Monday, July 24, 2017

Dallas Pitchlynn and Family, Choctaw Freedmen

In April of 1999, Dallas Pitchlynn, of Eagletown, Indian Territory, appeared in front of the Dawes Commission on behalf of himself, his children and two of his grandchildren. His children were Victoria, Garfield, Louis and Fannie, Medora, and the two grandchildren were James Walker and Tommy Pitchlynn. Later a note added to the card points out that Medora died in 1900 and James died in 1901.

Dallas Pitchlynn was 54 year old at the time, thus, was born in 1845. He was enslaved by Peter Pitchlynn, who would later become principal chief of the Choctaw Nation.

Choctaw Freedman Card Number #325

The National Archives at Ft. Worth: Ft. Worth, Texas USA;

Enrollment Cards for theFive Civilized Tribes, 1898-1914; NAI Number: 251747

Record Group Title: Records of the Bureau of Indian Affairs; Record Group Number: 75


Dallas Pitchlynn's mother was Millie Pitchlynn, and his father was unknown. She too was enslaved by Peter Pitchlynn. The mother of his children was Rose Pitchlynn, but by 1899, she was deceased. The father of Dallas Pitchlynn's grandson James Walker was Henry Walker who was not a citizen of the Choctaw Nation. James's mother was Medora. Grandson Tommy's parents were Victoria Pitchlynn, and Albert William.



(Reverse side of card)

Source: Same as Above


The interview process was a short one, and there did not appear to be controversy about the enrollment of the family.

Application Jacket, Choctaw Freedman #345

Ancestry.com, U.S. Native American Applications for Enrollment in Five Civilized Tribes 1898-1914

[database on-line] Provo, UT, USA Ancestry.com Operations, Inc. 2013



As expected the usual records are found in the allotment jacket applications, along with plat maps, memos and letters. A few samples are presented here.
Ancestry.com. Oklahoma and Indian Territory, Land Allotment Jackets for Five Civilized Tribes, 1884-1934
[database on-line]. Provo, UT, USA: Ancestry.com Operations, Inc, 2014.



(Source: same as above)

Dallas Pitchlynn lived till 1920, and it is from a probate record from Oklahoma where an interesting issue regarding the heirs and the acquisition of property arose. According to the probate record, the heirs of Dallas Pitchlynn were the members of his family, as would be expected. There was an issue that arose however, when the will was contested by Hans and Herman Dierks who claimed that they had purchased the property from the heirs prior to the death of Dallas Pitchlynn.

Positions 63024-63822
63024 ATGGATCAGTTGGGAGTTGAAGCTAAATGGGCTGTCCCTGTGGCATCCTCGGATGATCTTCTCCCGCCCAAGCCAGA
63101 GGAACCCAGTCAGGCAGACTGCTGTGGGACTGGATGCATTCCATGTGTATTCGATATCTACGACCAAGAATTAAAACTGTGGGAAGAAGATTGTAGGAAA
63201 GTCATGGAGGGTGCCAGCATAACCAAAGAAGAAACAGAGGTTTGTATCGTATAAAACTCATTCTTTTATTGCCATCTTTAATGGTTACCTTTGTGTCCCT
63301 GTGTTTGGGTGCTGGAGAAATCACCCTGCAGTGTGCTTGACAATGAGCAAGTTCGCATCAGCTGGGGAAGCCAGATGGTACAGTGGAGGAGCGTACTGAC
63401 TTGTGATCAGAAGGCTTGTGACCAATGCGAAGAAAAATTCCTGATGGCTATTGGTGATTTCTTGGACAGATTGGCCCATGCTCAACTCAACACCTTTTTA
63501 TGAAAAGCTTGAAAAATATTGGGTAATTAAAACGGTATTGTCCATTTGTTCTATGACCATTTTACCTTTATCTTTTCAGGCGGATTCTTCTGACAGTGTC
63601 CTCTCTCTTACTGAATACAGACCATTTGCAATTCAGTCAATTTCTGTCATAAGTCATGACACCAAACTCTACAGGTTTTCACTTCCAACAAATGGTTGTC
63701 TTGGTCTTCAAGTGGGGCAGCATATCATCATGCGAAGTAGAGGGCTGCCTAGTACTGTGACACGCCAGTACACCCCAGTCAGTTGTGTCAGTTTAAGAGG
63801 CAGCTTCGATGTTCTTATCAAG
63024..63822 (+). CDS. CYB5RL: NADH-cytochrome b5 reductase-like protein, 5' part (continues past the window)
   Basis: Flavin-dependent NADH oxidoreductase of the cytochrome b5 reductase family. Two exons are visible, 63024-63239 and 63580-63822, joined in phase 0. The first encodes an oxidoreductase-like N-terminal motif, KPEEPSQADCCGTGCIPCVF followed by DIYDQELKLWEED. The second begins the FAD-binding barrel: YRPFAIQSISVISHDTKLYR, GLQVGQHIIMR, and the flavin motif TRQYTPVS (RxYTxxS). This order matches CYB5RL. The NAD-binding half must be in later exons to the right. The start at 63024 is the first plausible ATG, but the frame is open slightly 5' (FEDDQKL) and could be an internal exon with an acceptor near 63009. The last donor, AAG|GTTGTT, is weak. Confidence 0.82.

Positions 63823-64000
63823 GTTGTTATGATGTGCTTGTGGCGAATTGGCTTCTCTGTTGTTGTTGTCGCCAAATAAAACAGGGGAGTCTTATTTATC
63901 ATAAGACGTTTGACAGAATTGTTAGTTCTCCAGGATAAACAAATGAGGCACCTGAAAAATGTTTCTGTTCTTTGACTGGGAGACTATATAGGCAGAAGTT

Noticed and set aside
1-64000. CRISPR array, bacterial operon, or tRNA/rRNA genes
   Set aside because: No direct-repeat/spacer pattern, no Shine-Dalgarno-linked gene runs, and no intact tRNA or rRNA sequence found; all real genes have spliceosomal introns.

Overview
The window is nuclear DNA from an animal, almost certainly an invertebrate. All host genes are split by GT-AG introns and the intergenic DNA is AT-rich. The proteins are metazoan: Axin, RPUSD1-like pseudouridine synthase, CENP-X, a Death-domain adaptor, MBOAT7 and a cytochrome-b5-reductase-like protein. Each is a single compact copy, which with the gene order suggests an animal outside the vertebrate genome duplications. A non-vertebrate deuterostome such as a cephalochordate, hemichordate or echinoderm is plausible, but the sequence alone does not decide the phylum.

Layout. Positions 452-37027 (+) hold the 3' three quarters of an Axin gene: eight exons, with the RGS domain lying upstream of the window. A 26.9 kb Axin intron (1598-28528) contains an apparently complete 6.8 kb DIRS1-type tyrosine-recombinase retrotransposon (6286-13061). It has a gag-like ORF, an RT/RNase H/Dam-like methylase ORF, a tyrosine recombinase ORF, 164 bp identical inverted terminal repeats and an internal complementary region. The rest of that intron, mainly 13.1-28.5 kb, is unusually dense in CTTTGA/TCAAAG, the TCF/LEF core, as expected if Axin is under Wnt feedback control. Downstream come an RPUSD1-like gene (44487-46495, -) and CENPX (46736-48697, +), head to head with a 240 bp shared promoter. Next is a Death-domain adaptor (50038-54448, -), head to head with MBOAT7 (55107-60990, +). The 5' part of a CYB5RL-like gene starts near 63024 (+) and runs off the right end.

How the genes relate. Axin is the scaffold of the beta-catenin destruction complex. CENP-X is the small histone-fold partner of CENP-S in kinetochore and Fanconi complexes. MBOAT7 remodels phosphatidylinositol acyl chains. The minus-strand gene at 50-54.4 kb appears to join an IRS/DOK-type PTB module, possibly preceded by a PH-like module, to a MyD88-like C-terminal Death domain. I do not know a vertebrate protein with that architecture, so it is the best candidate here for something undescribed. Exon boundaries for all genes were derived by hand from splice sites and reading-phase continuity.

Apparently the heirs of Dallas Pitchlynn did not appear on October 20th, and a preliminary ruling referred to the non-appearance, because the addresses of the parties was not known. A first ruling by the county judge stated that they (the family of Dallas Pitchlynn) were in default, 







 However, a second ruling on the same date in August 1921 declared the descendants of Dallas Pitchlynn to be the legal heirs of Dallas Pitchlynn. A copy of this ruling also appeared in the press as well.

Probate records (McCurtain County, Oklahoma), 1903-1965

Author: McCurtain County (Oklahoma). Court Clerk; Probate Place: McCurtain, Oklahoma


It is not known what the eventual outcome of the case was. Did they retain their land for much longer? Did the family eventually leave and migrate away from Oklahoma? Did the Dierks ever own or occupy that land after the lawful heirs of Dallas Pitchlynn were located? Did the Pitchlynn descendants ever occupy the land themselves?

These questions may or may not be answered, but there is a story nevertheless, of life, legacy and land that deserves to be explored. Hopefully the descendants of Dallas and Rose Pitchlynn  did prevail and they were able to pursue life's goals and that they were able to continue life's journey with success, land ownership and prosperity.
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This is the 22nd article in a 52 article series devoted to sharing histories and stories of families once held as enslaved people in Indian Territory, now known as Oklahoma. The focus is on the Freedmen of the Five Civilized Tribes, and these posts are part of an on-going project to document 52 families in 52 weeks.

Wednesday, July 19, 2017

Cato Vann and Family, Cherokee Freedmen

Cato Vann, lived a good portion of his life in the Illionois District of the Cherokee Nation, near the small town of Vian Oklahoma.  He was born in the 1850s, and both he and his mother were enslaved by Cherokee Polly Vann,. Cato Vann Happeared in 1901 to enroll his son Roand, and seven daughters, Narcissus, Thursday, Ella, Nannie, Annie, Rebecca, and Estella, as Cherokee Freedmen. The family appeared on Cherokee Freedman Card #319, and the family was also enumerated on the 1896 Roll as a note on the front of the card indicates. 

Cherokee Freedman Card #319
The National Archives at Ft Worth; Ft Worth, Texas, USA; Enrollment Cards for the Five Civilized Tribes, 1898-1914; NAI Number: 251747; Record Group Title: Records of the Bureau of Indian Affairs; Record Group Number: 75


On the back side of the card, it is revealed that his father was Jesse Foreman, and his mother was Mary Vann. His father was enslaved by Cherokee Johnson Foreman and his mother had been enslaved by Polly Vann. Cato's wife was Rachel Vann, and she was a Creek Freedman.

(Reverse side of card)
Source: Same as above

Application Jacket, Cherokee Freedman #319
Ancestry.com. U.S., Native American Applications for Enrollment in Five Civilized Tribes, 1898-1914[database on-line]. Provo, UT, USA: Ancestry.com Operations, Inc., 2013.

(same as above)

(same as above)


(same as above)

(same as above)

(same as above)

(same as above)